In 1924, George Mallory and Andrew Irvine set out to climb Mount Everest. They disappeared near the summit and, ever since, explorers from around the globe have been trying to figure out what happened to them. A few years back, I had the pleasure of meeting Andy Politz. Politz was a member of the Mallory and Irvine Research Expedition. He was present when Mallory’s body was found in May of 1999. In total, Politz participated on seven Everest Expeditions.
He detailed the effort it took to accomplish even the smallest task when people reached a certain altitude on Everest because of the lack of oxygen. When you climb high enough, you have to take four breaths for every action you want to preform. He painted the picture of waking up in his tent around 3 a.m. because it was going to take a long time to prepare for climbing by dawn.
Four breaths, sit up. Four breaths, light the lantern. Four breaths, put a shoe on. Four breaths, put the other shoe on. Four breaths, take one step. Four breaths, take another step.
The pace, dedication, patience and symbolism within that image is powerful.
In the first couple of weeks after my mom was diagnosed with breast cancer, the image of four breaths on Everest came alive to me. I talked with her about the four breaths during her first chemotherapy treatment. None of us knew what the journey ahead was going to be like; in an instant, life had switched to a different pace. We had no choice but to embrace the slower inhale and exhale.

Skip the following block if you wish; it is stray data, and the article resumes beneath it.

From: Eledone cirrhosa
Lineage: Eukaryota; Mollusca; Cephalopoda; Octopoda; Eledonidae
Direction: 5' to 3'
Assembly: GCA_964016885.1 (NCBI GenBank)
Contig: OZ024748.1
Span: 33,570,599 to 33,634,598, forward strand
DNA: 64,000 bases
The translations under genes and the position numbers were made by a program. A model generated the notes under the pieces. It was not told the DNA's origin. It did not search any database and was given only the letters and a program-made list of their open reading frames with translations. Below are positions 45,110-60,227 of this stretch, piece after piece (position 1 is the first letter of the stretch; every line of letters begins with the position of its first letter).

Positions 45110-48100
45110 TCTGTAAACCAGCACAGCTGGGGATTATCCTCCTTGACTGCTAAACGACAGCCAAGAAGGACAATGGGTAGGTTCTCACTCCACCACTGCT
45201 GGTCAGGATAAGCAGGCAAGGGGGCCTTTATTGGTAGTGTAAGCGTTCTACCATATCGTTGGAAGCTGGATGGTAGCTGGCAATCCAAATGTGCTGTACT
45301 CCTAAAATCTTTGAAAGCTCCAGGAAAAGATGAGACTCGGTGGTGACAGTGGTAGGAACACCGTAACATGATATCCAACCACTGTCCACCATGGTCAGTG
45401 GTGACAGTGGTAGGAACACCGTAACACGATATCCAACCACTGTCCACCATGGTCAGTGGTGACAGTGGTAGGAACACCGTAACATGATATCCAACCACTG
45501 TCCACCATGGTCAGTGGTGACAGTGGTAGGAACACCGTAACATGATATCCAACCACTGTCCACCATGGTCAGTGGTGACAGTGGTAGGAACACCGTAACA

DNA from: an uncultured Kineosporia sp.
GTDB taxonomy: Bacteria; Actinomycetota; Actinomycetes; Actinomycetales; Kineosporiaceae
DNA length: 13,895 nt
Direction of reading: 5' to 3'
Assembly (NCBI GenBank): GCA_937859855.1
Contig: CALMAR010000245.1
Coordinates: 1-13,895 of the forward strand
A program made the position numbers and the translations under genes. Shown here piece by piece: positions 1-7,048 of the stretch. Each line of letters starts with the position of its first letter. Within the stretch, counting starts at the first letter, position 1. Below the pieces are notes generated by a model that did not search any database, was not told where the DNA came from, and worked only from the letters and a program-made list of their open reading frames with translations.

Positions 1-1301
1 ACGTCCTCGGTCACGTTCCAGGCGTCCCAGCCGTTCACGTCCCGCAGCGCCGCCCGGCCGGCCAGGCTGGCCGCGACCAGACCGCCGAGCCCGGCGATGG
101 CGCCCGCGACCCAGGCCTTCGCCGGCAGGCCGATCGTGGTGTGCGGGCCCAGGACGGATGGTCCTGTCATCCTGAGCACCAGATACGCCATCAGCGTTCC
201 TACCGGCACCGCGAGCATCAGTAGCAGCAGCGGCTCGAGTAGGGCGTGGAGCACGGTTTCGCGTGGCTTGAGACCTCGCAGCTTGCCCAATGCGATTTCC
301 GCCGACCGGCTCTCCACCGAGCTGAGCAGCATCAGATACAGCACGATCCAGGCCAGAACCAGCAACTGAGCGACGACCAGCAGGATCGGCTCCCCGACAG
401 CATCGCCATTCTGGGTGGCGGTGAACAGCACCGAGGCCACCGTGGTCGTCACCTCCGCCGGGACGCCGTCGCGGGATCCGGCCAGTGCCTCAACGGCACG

An avid yoga practitioner explained this to me: Our bodies were built to eat with our mouths and breathe through our noses, but somewhere along the way, humankind messed it up. When you inhale and exhale through your mouth, you can only use about 25 to 30 percent of your lung capacity. When you breathe through your nose, you can use it all.
Yogis practice “ujjayi breathing.” Keeping their mouths closed, they inhale slowly for a few counts and then exhale slowly for a few counts. It sounds weird, like Darth Vadar. It’s hard. But its benefits are many. It improves concentration, increases endurance and can relieve both stress and pain. These benefits, however, are only possible if someone slows their breathing enough to achieve them.
Slow your pace. Catch your breath.
It could be the answer to conquering whatever your Everest is. Today, take four breaths and another step.
Jason Barger is the globally celebrated author of Step Back from the Baggage Claim, ReMember, and the newly released book Thermostat Cultures, as well as a coveted keynote speaker and leadership consultant. More importantly, he’s striving to be an above average father, husband, and friend.
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